Get beyond the buzz and the ketogenic diet has made a world of difference in the lives of children with epilepsy.
Through decades of research, we now know that the keto diet can reduce the frequency of seizures in children, especially if medication isn’t working.
Britt A. Schloemer, APRN, a nurse practitioner with UofL Physicians – Child Neurology, breaks down how the keto diet and program works to help kids.
The ketogenic diet is high in fat and low in carbs, and the amount of protein is strictly controlled. The diet prompts the body to switch its fuel supply almost entirely to fat.
At this point, Schloemer explains that it seems to center around replacing sugar as the brain’s primary fuel with ketones generated from fat. Brains that run on fat don’t seem to seize nearly as easily or as frequently as brains that run on sugar.
Most patients have a significant decrease in their seizure frequency and/or intensity, and many become seizure-free.
Parents also report increased alertness and improved development in their children.
Here’s how the program works.
Once the child’s neurologist has identified them as a good candidate, they’ll be referred to a ketogenic dietitian for a consultation and education. If, after the education, the parents are still interested and the dietitian agrees the child is a good candidate, they run tests to make sure the patient doesn’t have any conditions that would cause the diet to be a danger. They also change all medications from liquids, which contain sugar, to tablets.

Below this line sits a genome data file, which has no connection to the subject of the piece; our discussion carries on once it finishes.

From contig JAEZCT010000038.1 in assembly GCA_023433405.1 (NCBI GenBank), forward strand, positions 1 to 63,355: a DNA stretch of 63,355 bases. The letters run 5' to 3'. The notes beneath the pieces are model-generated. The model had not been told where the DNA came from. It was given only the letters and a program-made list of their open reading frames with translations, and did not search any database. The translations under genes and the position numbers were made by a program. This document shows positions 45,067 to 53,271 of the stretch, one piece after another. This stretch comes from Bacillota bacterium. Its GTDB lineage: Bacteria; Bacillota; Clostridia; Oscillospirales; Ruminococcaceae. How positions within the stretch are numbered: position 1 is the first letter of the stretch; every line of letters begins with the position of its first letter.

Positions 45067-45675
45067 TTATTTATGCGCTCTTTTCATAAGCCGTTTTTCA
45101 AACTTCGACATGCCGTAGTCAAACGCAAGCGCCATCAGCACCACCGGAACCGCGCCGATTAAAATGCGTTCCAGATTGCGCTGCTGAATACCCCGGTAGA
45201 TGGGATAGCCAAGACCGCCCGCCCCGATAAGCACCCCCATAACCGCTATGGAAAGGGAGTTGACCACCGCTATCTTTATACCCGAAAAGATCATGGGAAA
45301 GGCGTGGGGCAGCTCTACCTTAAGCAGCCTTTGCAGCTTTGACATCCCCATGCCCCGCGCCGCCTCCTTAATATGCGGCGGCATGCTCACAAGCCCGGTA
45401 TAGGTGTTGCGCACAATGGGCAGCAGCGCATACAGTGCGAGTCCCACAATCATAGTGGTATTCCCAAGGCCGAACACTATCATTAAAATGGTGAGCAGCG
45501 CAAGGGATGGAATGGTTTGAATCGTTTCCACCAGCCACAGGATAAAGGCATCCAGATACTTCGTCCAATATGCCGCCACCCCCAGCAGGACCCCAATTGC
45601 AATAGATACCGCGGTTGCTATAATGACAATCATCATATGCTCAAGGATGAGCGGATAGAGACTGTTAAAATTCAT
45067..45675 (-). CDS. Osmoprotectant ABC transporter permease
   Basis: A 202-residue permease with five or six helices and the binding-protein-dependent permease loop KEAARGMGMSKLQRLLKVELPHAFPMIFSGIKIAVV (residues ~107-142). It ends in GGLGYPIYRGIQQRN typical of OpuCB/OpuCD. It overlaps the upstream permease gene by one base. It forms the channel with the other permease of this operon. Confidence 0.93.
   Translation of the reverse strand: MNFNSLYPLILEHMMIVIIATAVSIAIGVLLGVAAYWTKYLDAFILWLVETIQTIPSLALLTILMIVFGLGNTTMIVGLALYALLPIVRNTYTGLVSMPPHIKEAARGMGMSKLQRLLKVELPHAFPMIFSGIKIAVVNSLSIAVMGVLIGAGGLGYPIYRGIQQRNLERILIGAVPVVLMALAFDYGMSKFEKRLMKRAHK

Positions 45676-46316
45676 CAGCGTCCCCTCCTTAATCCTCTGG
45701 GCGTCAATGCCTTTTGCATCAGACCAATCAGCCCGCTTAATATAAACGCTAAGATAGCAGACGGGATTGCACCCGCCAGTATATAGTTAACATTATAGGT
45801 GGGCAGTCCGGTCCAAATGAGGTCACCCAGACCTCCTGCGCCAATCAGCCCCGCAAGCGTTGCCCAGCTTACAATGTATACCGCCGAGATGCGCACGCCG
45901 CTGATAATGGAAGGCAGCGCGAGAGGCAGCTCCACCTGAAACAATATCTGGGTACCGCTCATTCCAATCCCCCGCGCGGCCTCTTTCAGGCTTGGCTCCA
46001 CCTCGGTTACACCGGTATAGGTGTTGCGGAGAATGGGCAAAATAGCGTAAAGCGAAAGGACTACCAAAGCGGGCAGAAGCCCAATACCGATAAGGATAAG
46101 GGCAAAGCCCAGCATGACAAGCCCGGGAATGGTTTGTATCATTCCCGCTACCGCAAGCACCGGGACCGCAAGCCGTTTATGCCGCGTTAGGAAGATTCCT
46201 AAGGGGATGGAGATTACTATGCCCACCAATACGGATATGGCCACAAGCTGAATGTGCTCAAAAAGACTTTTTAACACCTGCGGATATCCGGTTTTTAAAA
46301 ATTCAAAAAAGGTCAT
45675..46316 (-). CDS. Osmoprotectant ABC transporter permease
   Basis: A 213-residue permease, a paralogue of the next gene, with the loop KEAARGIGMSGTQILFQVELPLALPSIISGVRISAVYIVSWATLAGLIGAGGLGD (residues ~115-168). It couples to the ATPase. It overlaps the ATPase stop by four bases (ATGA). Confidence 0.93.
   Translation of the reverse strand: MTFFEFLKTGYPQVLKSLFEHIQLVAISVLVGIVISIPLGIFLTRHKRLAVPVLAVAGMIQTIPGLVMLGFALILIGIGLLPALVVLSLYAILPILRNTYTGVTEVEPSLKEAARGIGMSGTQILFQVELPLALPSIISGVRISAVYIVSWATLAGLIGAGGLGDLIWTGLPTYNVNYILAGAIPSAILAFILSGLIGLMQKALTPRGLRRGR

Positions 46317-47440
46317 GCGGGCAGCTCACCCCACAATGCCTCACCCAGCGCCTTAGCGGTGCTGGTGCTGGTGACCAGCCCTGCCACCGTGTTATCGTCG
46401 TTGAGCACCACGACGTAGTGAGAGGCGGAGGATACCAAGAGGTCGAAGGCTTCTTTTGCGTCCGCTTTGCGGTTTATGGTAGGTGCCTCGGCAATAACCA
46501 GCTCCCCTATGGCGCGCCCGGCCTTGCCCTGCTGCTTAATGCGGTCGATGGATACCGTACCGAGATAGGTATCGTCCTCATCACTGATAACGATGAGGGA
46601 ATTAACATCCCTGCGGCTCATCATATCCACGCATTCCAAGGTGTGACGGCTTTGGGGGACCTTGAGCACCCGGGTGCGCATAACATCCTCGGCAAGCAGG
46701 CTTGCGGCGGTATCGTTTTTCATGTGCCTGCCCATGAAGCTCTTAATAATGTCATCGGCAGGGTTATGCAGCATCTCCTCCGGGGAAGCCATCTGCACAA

The child will spend four to five days in the hospital, to be monitored while transitioning from a normal diet to the ketogenic diet. Families also learn how to prepare meals and monitor blood sugar and ketones.
There are some drawbacks.
It’s a lot of work for parents and can be complicated to maintain. It’s a lifestyle change. Plus, there are potential long-term side effects, such as poor growth, kidney stones and osteoporosis- all things that are monitored in the program.
Normally, the goal is to keep the child seizure-free on the diet for two years and then wean them off to avoid some of the potential side effects. But when the diet works well for a patient and family, they often don’t want to wean off. And most of the time, Schloemer says they support the families in that decision.
And yes, there are other diets geared towards epilepsy. Norton and UofL also use the modified Atkins diet, where carbs are restricted but protein is not. The low glycemic index diet has also been shown to positively affect epilepsy. But it’s extremely important that before trying any of these diets, patients and families speak with their neurologist.